When Streaming, Pay Attention to DMCA Rules
So what is DMCA? Here's the official definition:
The Digital Millennium Copyright Act (DMCA) is a United States Copyright law that implements two 1996 treaties of the World Intellectual Property Organization (WIPO). For our purposes, the DMCA is the rule-maker of what can and cannot be legally broadcast on Internet Radio.
Believe it or not, there are rules that we internet broadcasters have to follow in order to be in compliance with the Digital Millennium Copyright Act (DMCA). The rules have been modified over the years and sometimes they're difficult to follow.
So what does this mean to us? Well here's what it means when it comes to broadcasting music. This is only part of a long, complicated copyright rule but it applies to what we're referring to today.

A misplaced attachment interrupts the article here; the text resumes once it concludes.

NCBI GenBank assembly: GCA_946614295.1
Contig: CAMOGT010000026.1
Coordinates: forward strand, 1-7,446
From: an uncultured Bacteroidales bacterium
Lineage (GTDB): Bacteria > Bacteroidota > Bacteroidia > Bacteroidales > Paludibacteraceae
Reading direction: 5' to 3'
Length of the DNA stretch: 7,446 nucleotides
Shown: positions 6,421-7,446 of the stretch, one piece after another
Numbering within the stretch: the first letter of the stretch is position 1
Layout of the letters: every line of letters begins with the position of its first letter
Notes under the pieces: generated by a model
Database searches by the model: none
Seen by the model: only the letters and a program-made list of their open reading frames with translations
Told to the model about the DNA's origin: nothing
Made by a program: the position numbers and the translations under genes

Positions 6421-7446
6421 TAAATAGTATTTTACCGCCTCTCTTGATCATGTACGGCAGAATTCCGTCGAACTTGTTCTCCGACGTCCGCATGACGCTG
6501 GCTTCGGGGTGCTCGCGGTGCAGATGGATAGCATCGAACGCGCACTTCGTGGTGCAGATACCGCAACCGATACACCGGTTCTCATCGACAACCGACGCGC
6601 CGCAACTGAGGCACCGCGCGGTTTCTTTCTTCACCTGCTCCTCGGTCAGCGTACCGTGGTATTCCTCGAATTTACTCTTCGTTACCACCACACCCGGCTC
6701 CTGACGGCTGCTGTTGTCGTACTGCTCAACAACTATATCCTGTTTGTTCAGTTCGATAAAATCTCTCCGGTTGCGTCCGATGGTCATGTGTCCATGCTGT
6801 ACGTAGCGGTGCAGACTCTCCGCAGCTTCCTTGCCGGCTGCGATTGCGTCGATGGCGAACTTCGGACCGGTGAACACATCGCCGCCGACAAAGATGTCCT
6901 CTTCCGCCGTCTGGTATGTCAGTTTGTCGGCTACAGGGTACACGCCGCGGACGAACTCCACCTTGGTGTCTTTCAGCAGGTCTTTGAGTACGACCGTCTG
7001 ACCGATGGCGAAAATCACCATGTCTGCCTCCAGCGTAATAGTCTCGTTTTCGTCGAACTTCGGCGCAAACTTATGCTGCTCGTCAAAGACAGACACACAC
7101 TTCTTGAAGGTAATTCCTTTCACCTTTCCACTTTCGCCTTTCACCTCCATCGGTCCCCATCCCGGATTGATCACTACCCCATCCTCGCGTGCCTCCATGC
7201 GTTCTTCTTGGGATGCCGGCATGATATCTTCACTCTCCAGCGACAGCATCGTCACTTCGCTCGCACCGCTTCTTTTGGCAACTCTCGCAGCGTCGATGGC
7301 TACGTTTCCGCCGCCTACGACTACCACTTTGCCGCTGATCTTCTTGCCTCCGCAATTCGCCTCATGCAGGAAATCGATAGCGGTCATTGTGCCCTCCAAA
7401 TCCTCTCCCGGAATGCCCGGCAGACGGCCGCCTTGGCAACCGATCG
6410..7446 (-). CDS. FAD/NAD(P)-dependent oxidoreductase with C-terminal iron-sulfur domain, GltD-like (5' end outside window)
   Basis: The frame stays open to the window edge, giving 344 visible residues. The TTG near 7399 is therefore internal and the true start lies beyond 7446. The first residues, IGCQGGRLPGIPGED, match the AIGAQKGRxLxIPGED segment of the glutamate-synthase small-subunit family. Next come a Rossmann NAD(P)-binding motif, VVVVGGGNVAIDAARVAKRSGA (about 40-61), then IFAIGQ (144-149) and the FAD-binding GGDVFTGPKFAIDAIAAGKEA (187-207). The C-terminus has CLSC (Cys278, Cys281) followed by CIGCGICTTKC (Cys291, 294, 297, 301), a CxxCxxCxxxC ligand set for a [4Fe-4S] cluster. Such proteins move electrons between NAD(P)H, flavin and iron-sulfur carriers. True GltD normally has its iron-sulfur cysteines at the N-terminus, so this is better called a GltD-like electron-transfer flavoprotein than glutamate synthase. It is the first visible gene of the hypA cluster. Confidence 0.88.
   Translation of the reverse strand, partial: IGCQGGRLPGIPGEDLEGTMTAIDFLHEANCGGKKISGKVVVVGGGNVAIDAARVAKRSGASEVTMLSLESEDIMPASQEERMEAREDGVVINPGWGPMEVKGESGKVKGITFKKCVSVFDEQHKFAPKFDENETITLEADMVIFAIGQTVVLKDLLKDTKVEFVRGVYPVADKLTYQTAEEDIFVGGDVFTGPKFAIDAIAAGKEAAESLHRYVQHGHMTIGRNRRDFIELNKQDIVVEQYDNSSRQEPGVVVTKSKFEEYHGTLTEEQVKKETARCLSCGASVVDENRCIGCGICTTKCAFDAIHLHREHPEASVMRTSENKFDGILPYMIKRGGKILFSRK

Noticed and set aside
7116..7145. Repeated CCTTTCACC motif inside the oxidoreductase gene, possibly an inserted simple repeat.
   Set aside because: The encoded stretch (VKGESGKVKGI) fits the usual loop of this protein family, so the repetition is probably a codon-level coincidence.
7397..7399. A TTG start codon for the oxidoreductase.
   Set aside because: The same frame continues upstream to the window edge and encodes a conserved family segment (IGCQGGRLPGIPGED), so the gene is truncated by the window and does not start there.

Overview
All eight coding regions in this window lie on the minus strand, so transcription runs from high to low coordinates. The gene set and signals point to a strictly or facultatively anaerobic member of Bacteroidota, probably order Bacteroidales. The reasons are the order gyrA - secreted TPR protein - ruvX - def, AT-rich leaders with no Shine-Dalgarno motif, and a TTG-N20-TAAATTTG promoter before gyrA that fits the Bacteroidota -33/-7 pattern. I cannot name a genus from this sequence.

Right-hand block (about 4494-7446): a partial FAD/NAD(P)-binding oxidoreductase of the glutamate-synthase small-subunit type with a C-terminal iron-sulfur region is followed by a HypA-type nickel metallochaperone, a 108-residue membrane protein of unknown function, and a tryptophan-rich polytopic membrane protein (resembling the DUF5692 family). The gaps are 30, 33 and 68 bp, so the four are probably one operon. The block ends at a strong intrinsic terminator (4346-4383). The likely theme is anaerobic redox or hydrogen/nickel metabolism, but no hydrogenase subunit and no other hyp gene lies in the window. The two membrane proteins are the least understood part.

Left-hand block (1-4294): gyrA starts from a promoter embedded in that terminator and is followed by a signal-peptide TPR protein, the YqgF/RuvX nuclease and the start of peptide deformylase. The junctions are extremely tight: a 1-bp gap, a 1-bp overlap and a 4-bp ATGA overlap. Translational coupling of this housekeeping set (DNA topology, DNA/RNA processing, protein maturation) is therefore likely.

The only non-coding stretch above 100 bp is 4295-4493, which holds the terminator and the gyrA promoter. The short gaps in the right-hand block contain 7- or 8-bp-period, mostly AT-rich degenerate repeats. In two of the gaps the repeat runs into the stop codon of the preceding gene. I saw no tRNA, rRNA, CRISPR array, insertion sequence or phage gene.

Sound Recording Performance Complement. A Webcaster must comply with the “sound recording performance complement,” which prohibits a Webcaster from transmitting, within any given three hour period: (A) more than three different songs from the same album, with no more than two such songs transmitted consecutively. (B) more than four different songs by the same artist or compilation, with no more than three such songs transmitted consecutively.
This rule affected me yesterday. I was preparing a half hour special on Aretha Franklin, I voicetracked it and placed it in the broadcast cue than.........OH! I remembered this rule. I checked the detail again and had to go back and re-do the work I had already done. Instead of a "special on Aretha," I had to modify it to a "tribute" where I would feature an Aretha Franklin song at the top of each hour beginning at 10:00am.
Was I frustrated? Yes of course. I don't understand all of the restrictions for internet radio broadcasting and quite frankly I don't think they really make sense but never the less we have to follow them!
Fellow broadcasters, remember these compliancy rules when preparing a music special on your station.